How crowded the spectrum is in your area is going to be the biggest factor influencing your success. In environments where 802.11 has already been deployed densely your radios will be fighting for bandwidth with everyone else's radios. This will radically diminish the effective range of your access points. If you're serious about doing this you need to get some kind of spectrum analyzer to see how "noisy" the air is. (We don't do product recommendations here, but there are a variety of inexpensive spectrum analyzers out there that focus on the 2.4Ghz and 5.8Ghz ISM bands used by 802.11.)
Worse yet, you can't control how others use the air. What might be good spectrum today could turn bad tomorrow depending on what others deploy, and so long as they're not breaking the law w/ respect to transmit power, etc, there's nothing you can do.
The quality of your wireless access points (and, to an extent, their cost-- which serves as a bit of a proxy for quality) will be the biggest key to success or failure that you can control. Low-end access points will not support very many simultaneous clients, and will perform erratically.
Finally, the types of radios (and antennas) in your clients will make a big difference. You really should try the specific client devices and radios you intend to use in production as part of surveying the site.
I would echo the comment made by @thanasisk. You're going to have a lot closer to 80 wireless clients than 40 if you allow mobile phones to be joined. That's more than even a couple low-end access points can handle. You'll be graduating to more expensive APs right out of the gate.
In my opinion you'll spend less time and money supporting a wired network of that size versus wireless. The initial investment of time and money to wire such a small network will be more than eclipsed by the cost of quality wireless access points.
The cost of a 48-port 10/100/1000 Ethernet switch, likewise, will be a fraction of the cost of the access points. Low-end Ethernet switches, unlike low-end access points, actually work fairly well. You'll be sacrificing management and functionality in a low-end switch, but it'll still work well.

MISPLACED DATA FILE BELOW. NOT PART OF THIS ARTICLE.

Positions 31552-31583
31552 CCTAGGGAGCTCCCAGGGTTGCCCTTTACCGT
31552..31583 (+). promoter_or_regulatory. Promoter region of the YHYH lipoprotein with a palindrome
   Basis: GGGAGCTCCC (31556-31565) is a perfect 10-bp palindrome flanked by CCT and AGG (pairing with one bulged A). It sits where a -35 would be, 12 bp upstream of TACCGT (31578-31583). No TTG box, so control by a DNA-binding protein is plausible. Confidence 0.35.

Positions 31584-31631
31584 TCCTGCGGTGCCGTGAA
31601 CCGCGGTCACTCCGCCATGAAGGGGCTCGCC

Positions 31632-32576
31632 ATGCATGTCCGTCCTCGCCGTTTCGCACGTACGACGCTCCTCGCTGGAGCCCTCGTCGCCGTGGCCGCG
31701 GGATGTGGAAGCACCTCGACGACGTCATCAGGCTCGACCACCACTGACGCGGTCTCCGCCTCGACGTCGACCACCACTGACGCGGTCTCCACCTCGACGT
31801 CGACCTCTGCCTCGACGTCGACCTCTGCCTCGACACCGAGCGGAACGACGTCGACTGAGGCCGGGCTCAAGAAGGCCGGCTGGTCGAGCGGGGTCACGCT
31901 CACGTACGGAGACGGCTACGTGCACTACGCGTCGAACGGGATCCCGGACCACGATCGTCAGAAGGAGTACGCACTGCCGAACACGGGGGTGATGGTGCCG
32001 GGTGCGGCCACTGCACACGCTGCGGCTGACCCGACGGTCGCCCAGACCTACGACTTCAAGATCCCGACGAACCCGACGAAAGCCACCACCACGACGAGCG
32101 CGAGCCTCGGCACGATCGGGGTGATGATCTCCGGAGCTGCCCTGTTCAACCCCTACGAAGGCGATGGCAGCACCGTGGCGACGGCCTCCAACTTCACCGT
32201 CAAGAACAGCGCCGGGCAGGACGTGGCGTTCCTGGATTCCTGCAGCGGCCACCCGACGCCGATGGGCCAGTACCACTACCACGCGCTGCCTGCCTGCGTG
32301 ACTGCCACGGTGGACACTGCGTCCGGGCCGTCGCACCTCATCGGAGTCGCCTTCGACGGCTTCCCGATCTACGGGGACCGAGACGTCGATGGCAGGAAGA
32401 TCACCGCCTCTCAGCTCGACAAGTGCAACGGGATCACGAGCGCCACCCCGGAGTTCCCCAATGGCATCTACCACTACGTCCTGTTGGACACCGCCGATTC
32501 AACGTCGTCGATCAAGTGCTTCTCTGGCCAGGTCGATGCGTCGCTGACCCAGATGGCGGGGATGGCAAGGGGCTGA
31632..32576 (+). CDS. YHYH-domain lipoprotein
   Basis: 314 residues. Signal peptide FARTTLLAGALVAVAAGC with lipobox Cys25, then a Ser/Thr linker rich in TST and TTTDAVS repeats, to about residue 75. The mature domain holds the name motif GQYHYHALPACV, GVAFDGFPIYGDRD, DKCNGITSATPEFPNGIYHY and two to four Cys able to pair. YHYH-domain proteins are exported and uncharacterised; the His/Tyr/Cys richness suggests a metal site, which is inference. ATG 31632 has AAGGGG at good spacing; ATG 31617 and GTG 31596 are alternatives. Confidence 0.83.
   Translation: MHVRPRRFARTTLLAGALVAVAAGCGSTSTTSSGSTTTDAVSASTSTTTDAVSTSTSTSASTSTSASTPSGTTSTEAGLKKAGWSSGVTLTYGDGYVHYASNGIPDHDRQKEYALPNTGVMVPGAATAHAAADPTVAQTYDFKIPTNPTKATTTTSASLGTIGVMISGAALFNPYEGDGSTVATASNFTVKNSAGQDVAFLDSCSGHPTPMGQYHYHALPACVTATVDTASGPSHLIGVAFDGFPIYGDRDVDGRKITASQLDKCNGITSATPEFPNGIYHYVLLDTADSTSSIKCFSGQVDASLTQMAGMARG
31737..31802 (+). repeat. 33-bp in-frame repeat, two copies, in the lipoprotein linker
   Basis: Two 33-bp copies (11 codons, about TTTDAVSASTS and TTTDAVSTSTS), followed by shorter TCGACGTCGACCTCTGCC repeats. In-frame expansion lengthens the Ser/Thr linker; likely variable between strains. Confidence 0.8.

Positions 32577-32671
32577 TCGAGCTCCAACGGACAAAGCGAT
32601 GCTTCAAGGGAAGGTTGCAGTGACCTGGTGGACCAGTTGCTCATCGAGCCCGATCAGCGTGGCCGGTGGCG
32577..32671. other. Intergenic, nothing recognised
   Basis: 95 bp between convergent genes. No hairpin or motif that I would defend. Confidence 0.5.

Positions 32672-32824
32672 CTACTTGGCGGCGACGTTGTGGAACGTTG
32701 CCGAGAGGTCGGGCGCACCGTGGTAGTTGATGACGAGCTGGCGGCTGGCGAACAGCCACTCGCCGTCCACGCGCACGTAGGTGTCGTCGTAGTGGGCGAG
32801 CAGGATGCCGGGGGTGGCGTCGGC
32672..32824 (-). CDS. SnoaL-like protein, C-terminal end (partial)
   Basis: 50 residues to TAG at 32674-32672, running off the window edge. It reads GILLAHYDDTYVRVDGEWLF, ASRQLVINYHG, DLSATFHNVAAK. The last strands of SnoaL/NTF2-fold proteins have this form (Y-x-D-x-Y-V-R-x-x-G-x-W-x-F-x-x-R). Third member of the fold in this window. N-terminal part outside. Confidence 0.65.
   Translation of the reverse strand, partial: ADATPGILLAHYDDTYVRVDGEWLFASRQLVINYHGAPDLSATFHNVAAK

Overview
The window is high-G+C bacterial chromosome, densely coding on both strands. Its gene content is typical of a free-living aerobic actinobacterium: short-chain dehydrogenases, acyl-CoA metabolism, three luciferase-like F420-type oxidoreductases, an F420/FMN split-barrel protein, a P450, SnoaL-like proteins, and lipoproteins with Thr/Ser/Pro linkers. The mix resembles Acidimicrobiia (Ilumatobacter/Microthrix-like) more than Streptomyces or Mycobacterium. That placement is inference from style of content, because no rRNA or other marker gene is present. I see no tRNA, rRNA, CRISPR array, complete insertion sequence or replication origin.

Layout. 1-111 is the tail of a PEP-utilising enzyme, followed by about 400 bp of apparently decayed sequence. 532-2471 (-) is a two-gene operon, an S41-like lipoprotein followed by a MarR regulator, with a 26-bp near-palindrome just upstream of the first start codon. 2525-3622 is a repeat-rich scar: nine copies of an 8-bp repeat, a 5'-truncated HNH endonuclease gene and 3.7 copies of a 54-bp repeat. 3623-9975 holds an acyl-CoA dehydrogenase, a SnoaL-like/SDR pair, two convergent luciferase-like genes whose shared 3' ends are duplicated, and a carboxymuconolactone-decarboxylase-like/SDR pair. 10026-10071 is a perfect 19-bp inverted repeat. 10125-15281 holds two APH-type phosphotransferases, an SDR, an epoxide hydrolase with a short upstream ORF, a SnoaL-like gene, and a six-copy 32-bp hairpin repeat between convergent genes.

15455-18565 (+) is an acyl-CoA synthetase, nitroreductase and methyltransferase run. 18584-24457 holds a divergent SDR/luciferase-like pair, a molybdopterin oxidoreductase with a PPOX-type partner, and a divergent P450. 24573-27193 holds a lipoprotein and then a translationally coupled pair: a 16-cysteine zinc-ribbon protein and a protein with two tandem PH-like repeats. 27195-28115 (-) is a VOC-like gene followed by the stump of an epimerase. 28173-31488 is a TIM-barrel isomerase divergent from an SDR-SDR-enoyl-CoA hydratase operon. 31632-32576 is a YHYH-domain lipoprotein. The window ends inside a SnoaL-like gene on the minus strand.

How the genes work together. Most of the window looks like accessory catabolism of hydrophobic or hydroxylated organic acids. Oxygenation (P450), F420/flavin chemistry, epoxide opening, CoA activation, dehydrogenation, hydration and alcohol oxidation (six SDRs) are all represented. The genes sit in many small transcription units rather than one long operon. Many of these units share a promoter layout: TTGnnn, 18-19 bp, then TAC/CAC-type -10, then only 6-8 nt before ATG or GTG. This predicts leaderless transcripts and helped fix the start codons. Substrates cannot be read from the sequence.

The reliability of a wired network, compared to wireless, is night and day. Even in deployments where I have very high-end access points I still see better bandwidth and reliability over the wired network.
Securing access to a wired network medium is also, in my opinion, easier than securing an equivalently-sized wireless network. Unless you're willing to move to 802.1x over shared-key encryption you run the risk that a former employee leaving the company will be carrying with them the credentials necessary to grant access to the wireless medium. Changing a shared-key in an environment with 40+ clients would be a nightmare. If you opt to go with 802.1x you will need some supporting infrastructure (RADIUS server, some type of authentication database) to support it.
If you had 5 - 10 clients I'd be more apt to suggest a wireless network, but I think that your situation is sized such that wired will end up being a "big win" over the long haul. It's small enough to make wiring fairly low-cost, but large enough that you're going to find wired to be a lot easier and cheaper to administer.